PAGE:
The Windmill, 1641
Rembrandt van Rijn
etching on cream laid paper
14.7 x 20.7 cm
Gift in memory of Margaret Wade Labarge from her collection, 2010
National Gallery of Canada (no. 43099)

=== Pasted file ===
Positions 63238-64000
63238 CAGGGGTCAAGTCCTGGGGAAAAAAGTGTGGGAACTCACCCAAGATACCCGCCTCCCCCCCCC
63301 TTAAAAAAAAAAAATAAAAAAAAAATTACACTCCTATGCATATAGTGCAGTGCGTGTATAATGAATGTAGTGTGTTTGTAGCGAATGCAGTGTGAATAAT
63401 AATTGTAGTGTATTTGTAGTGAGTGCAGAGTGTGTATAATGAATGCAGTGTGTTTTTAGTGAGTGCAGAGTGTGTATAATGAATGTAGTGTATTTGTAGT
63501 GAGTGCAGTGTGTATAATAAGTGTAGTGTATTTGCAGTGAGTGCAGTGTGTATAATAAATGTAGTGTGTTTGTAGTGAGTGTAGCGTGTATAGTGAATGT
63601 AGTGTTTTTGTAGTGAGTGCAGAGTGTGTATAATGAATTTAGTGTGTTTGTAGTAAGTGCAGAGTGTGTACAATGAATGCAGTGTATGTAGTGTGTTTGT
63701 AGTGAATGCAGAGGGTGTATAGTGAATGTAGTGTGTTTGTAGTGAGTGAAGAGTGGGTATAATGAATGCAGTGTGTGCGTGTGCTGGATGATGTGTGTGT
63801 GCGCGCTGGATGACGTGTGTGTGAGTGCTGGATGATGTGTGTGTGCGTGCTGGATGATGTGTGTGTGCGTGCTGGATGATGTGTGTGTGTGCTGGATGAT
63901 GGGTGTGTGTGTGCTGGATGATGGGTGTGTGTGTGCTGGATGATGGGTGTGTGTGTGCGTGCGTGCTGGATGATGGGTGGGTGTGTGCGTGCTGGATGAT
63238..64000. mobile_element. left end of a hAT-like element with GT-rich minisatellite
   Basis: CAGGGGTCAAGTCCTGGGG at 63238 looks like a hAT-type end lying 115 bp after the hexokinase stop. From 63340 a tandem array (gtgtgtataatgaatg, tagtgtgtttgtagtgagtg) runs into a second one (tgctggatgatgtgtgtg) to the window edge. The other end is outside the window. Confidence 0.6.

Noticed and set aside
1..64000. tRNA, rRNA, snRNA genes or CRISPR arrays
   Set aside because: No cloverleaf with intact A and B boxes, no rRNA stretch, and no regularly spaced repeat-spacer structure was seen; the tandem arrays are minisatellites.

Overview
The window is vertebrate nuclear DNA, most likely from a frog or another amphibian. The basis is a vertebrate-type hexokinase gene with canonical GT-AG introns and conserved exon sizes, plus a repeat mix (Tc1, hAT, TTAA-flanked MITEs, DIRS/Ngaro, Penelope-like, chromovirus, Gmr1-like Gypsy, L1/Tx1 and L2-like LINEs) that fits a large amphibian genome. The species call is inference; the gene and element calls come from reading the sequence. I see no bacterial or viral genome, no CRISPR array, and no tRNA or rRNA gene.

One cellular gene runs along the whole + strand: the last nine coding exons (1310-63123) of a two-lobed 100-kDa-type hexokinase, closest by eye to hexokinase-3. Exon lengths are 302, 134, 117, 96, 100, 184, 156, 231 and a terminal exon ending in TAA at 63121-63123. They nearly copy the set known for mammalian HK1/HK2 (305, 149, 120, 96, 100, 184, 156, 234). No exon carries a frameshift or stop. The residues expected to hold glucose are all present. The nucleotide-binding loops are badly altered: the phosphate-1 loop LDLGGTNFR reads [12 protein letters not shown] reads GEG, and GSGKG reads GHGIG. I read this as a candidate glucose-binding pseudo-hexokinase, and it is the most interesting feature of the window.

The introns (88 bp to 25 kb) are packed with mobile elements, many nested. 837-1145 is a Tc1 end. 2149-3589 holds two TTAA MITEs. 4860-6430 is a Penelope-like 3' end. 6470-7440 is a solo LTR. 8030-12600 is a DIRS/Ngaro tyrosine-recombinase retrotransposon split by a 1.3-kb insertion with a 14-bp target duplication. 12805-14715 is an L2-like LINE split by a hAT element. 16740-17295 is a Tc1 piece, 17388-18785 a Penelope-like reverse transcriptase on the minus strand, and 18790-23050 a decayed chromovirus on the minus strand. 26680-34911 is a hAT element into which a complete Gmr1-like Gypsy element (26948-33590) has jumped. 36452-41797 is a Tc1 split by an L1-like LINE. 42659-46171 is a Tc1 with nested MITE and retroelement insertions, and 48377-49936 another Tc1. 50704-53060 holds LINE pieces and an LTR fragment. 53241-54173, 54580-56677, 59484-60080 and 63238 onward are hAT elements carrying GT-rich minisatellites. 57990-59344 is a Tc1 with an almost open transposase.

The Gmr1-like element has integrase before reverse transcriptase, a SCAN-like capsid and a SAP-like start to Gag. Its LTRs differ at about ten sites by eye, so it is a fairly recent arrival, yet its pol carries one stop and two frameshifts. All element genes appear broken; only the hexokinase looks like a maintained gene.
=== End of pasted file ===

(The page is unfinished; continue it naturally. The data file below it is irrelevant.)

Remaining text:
Rembrandt’s landscape etchings are celebrated for their realism. Most are considered to have been freely composed from pencil and ink sketches made during his walks on the outskirts of Amsterdam. The Windmill was probably of great personal significance for the artist. The print is believed to show a windmill that once stood on Amsterdam’s Passeerde bulwark. It was nicknamed the Little Stink Mill because of the activity practised there by leathermakers of softening tanned hide by treating it with cod liver oil. Rembrandt here depicts in detail the design of the then-new smock mill with its cap on the top that rotates according to the direction of the wind. Barely discernible are a miller standing at the foot of a ladder with a sack on his back and a woman tending to her chores, all giving a spontaneity and rustic charm to the scene.